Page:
4. Hi Donna; I can’t say that I ever pictured myself in any of the historic places I visited. Usually it was part of a school day and was just happy not to be in class all day long. the trip to the farm was one of my favorites. I think if it comes down to it I’m more of a modern conveniences kind of person. take care, max

  5. Coco Chanel’s house! It is fabulous! Love these kind of homes!

  6. Hi Donna, you have just shown me the perfect room – the kitchen in the McDonald house. I could totally move in there tomorrow – don’t imagine they had hydro or did they? Totally enjoyed your pictures and your comments.
    Lenie

    • Lenie, the Macdonald house did have electricity (supplied by the Hudson’s Bay Generating Company, which no longer exists). It was built in 1895 and had all the “modern” conveniences: electricity, coal boiler, hot running water, an intercom system, and telephone.

  7. When I look at all the stuff in some of these restored rooms, the first thing I think of is that I would probably knock something over every time I moved. I’m sure they weren’t really that busy and that the museum is just trying to show all its stuff.

    • I don’t know whether the rooms were that “busy”, but I do know that in many cases (except for the palace and manor houses), the rooms were small by today’s standards.They may have seemed “busy”.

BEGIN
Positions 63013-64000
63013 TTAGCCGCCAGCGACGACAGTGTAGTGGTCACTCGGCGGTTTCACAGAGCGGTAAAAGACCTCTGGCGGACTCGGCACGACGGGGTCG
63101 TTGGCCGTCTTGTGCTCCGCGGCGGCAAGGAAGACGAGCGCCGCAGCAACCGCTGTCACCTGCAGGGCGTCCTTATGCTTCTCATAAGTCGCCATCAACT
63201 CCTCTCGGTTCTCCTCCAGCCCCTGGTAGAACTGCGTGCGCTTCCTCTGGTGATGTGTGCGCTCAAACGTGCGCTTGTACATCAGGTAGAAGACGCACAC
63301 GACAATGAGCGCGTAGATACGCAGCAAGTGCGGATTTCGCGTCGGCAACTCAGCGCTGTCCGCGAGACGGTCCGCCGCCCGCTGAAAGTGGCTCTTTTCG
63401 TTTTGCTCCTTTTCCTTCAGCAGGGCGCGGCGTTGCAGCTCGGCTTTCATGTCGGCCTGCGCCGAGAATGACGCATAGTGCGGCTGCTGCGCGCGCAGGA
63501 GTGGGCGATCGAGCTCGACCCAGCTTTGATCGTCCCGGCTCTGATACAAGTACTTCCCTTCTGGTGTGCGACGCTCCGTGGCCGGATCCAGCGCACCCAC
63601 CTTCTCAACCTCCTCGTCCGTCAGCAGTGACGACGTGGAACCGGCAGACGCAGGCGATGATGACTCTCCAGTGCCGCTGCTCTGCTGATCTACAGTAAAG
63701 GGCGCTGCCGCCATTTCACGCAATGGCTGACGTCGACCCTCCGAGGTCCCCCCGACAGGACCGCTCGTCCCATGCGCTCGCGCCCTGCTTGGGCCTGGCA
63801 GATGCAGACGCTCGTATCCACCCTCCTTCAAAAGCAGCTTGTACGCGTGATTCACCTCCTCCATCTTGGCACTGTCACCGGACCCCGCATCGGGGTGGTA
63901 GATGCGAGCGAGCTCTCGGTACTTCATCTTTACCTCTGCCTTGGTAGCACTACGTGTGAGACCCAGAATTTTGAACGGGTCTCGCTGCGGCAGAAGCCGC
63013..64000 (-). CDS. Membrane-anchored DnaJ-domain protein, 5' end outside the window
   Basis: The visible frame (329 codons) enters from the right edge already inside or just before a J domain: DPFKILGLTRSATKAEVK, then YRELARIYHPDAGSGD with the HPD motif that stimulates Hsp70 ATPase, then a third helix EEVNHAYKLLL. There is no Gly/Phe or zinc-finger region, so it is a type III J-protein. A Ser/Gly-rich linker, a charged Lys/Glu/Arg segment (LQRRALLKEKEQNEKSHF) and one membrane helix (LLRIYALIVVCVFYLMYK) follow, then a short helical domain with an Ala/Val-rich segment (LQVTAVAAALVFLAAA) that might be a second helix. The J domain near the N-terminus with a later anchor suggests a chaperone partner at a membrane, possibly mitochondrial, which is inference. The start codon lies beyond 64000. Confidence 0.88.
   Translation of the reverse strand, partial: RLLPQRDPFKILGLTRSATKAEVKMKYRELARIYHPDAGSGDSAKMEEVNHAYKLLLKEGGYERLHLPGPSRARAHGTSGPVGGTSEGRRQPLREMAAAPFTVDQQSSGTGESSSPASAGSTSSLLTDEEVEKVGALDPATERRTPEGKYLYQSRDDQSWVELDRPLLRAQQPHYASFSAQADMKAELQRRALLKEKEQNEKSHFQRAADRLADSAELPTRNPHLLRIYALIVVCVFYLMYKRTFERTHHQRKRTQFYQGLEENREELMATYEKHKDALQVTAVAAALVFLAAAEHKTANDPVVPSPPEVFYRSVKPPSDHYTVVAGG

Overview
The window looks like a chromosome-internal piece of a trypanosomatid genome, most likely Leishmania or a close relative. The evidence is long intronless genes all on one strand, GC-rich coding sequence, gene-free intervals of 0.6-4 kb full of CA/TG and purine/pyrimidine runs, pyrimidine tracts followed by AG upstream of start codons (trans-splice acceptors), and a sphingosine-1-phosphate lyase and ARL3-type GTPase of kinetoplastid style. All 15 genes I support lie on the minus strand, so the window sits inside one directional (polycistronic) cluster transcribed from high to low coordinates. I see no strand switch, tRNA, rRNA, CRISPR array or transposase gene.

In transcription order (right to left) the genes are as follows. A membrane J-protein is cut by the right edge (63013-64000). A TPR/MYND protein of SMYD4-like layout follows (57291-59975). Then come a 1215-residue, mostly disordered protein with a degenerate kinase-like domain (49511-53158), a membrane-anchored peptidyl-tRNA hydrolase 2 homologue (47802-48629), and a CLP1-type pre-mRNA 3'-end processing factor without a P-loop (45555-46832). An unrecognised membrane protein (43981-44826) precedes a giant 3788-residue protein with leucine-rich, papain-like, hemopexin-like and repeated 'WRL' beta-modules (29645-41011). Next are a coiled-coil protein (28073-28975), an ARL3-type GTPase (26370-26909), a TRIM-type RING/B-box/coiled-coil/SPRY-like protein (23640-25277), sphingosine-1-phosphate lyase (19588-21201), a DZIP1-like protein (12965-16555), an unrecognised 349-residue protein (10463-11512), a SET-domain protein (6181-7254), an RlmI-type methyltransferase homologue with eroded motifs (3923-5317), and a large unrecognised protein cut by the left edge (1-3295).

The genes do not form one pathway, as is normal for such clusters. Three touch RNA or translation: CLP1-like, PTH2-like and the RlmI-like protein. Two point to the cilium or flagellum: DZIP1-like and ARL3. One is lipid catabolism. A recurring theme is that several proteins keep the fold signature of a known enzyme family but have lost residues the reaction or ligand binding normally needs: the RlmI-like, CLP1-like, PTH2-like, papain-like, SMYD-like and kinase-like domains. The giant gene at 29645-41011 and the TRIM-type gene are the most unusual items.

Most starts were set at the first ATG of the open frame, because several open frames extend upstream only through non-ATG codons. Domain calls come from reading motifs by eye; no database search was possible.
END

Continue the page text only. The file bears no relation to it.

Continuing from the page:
8. Great photos! I can totally see myself hanging out with my gal pals in Mrs. Macdonald’s atrium. The O’odham outdoor kitchen not so much!

  9. Whenever I visit Paris’ Musée Jacquemart André I think that I could imagine living there…it’s just the right size, accessible, and of course SO beautifully decorated! Dream on…

  10. That was a fun tour Donna, I also pretend to be a guest visiting this home during that timeframe….did that tour of the Mila home and I loved going through that moderisme apartment in Barcelona

  11. I could move right into the Gaudi apartment with very few changes. It’s fun to imagine what it would be like to live in the grand homes, but, like you, I’m fairly sure my station would have been downstairs rather than up. Have you been to the Biltmore Estate in Asheville? Even the kitchen wing is outrageously grand and quite modernized for its time, so we would have enjoyed ourselves. 😉

  12. Hey Donna, loved the way you swung my imagination. From picture to picture I had my imagination move and I have a strong imagination. And you did it quite comically. I will have that breakfast at the former plantation on the Caribbean island of Nevis.